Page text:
Argentina’s now record-breaking unbeaten run will continue against France as they avenge their 2018 exit. The game back then looked and felt like the passing of the torch from Lionel Messi to Kylian Mbappé but only the former has picked up a Ballon d’Or since and this could be his last shot at the world’s biggest team prize, he won’t be knocked out without a fight. Unlike the French, where in-fighting is something of a tournament tradition and could marr their chances of retaining the title, with Mbappé likely forced to the strengths of Karim Benzema, stretching play, just weeks after complaining he was not being allowed to be more involved in Paris Saint-Germain games. Argentina will face the Netherlands next after they do what England couldn’t and play patiently but not pragmatically against the USA, seeing them off in a low-scoring affair.
Germany should have too much for Belgium, who are no longer anywhere near as star-studded as you might expect and need Eden Hazard and/or Romelu Lukaku to somehow be fully fit so everything isn’t left to Kevin De Bruyne. That win would see them take on Brazil, who will brush Portugal aside, the difference being that one side looks like a real team playing to its strengths and the other is just an assembly of players looking to keep it tight despite an embarrassment of technical talents. The selfless Diogo Jota will be a big miss.
The last clashes will see Spain dominate possession and beat Croatia — though there’s nothing like a repeat of the incredible 5-3 the teams played out at Euro 2020 — while Aleksandar Mitrović beats Darwin Núñez in the battle of the enormous Premier League number nines to send Serbia into a first ever World Cup quarter-final.
- Argentina impressively progress past the Netherlands
- Brazil get revenge over Germany for the 2014 semi-final
- Senegal fail to get past quarter-finals again
Argentina roll on against the Netherlands. Lionel Scaloni’s side have the patience, the organisation, and the pressing game to completely shut down Louis van Gaal’s favoured back three, forcing the ball wide, away from Frenkie de Jong, before waiting for their chances and attacking space at speed after turnovers.
A dream semi-final against Brazil is set up after the Seleção beat Germany. With Casemiro and Fred, Brazil have a midfield that can match the intensity Germany try to play with but pair it with pragmatism. Ultimately games are won in the boxes and Brazil have players who you can absolutely rely on for consistent end product at any level, Germany do not, and Neymar could be set for a field day if Germany line up their regular duo of Thilo Kehrer and Jonas Hofmann on the right.
Senegal, it feels so cruel to write this, become the first African nation to reach a second World Cup quarter-final after doing the same in 2002, making it a fourth appearance for African teams in total, but also a fourth defeat as Denmark’s back three and combative midfield pairing of Pierre-Emile Højbjerg and Thomas Delaney succeeds in shutting down Sadio Mané. Denmark will take on Spain in the semi-finals as their possession proves too much for Serbia.
- The World Cup gets the Argentinia vs Brazil World Cup superclasico it has craved
- Denmark stun Spain to reach their first ever World Cup final
Argentina-Brazil has everything to be a classic but two questions dominate.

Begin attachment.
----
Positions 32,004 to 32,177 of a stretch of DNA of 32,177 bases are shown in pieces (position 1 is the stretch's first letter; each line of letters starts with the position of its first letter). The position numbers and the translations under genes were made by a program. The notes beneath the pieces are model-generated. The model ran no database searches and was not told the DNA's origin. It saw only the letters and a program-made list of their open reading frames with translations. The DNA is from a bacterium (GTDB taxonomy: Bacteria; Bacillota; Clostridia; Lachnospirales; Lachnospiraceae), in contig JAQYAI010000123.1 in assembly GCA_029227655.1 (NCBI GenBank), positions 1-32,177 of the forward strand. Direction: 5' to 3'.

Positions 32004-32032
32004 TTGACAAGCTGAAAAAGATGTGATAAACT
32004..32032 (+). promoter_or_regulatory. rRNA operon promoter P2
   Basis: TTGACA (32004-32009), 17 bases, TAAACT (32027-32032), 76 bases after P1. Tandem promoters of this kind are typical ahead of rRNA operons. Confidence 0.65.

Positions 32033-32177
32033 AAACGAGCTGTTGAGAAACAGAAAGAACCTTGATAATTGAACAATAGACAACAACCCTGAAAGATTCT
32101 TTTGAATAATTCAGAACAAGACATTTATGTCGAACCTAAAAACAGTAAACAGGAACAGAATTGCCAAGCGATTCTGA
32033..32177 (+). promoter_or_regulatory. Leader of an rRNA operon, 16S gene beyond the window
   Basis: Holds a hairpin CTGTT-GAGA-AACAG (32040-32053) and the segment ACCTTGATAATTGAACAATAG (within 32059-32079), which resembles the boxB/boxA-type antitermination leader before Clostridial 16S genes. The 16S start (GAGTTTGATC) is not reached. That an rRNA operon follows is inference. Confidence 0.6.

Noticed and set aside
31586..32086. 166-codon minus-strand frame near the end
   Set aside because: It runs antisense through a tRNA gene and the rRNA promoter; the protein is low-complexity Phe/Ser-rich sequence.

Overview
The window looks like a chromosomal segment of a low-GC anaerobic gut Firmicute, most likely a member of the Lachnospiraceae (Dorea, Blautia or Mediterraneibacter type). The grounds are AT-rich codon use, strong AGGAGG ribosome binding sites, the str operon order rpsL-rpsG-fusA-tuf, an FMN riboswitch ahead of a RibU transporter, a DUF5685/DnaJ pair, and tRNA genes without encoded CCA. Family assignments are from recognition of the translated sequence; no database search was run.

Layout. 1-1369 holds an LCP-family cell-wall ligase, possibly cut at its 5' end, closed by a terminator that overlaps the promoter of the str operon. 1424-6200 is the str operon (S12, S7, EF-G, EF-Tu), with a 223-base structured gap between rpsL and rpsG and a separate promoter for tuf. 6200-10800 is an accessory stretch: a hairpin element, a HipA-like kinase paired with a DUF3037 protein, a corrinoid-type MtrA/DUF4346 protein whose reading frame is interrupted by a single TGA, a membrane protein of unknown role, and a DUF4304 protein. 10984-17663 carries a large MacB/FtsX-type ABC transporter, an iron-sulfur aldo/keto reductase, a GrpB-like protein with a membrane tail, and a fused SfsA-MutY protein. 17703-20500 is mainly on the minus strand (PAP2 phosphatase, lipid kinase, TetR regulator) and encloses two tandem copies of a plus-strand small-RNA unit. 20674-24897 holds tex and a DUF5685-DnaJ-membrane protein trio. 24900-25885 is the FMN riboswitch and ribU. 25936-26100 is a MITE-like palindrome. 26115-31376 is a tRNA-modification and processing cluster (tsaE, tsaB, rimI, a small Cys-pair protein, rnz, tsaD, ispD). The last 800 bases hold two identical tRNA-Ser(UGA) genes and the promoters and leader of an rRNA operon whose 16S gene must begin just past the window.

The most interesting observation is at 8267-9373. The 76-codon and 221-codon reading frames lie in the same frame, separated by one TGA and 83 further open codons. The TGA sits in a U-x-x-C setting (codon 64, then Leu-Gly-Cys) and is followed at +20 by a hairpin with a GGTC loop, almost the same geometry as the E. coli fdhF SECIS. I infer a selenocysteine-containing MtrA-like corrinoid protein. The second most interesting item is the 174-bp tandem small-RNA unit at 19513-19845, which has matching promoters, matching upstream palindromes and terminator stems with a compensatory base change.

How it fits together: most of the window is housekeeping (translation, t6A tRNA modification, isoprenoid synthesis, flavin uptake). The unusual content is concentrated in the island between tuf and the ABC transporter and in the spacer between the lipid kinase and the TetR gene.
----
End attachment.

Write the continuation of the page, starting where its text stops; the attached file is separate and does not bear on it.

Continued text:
- Will Messi finally win the World Cup?
- Can Neymar finally win the Ballon d’Or by leading Brazil to glory?
Something will have to give… and it’s Neymar. Brazil haven’t scored in any of the last three meetings between the sides and that will continue, with Argentina yet again sitting tight and choosing their moments to pounce. If a team can do the defensive part successfully and contains Lionel Messi, it’s almost always going to be game over.
Spain will reach the semi-final having not ever truly impressed — we’ve seen that before — while running Pedri into the ground as their only player consistently capable of magic. By now there will once again be so many minutes in his legs and Denmark, buoyed by motivation not to suffer a second successive major finals defeat at this stage, will make it over the line with their directness out wide and physical frontline perfectly matched up against Spain’s most obvious flaws out of possession.
Brazil go on to beat Spain in the third place game but all eyes are on the final and its narratives.
Denmark, the architects of the biggest shock Euros win of all time, against Argentina, the only previous World Cup winner to have a worse than 50% record in World Cup finals.
Will Lionel Messi win the World Cup at last? Can Christian Eriksen deliver the most Hollywood of endings after the horror of his Copenhagen collapse just 18 months earlier?
It’s Messi. It was always going to be Messi. He has been in stunning form since the summer and his role at PSG, where there is less of a burden on him than there was at Barcelona, combined with a winter World Cup, has allowed him to finally enter a tournament relatively fresh, not carrying the physical and mental exertions of an entire club campaign with him.
He is also no longer carrying Argentina. In 2006 they were figuring him out. In 2010 they didn’t know how best to use him along with a ridiculous number of star forwards. In 2014 they relied on him entirely. And in 2018 they were wide open at the back and squeezing attackers into the side once more. Now, 17 years on from his international debut, Argentina are finally a team that accommodates Messi without forcing everything through him.
There’s a balance to the team that allows them to play against any opponent. They can be organised and sting you on the break, they can crack open a stubborn defence. That’s the only way you can go unbeaten this long at this level. They play with Messi, not for him and not around him, and that is what will finally see him and them win the World Cup.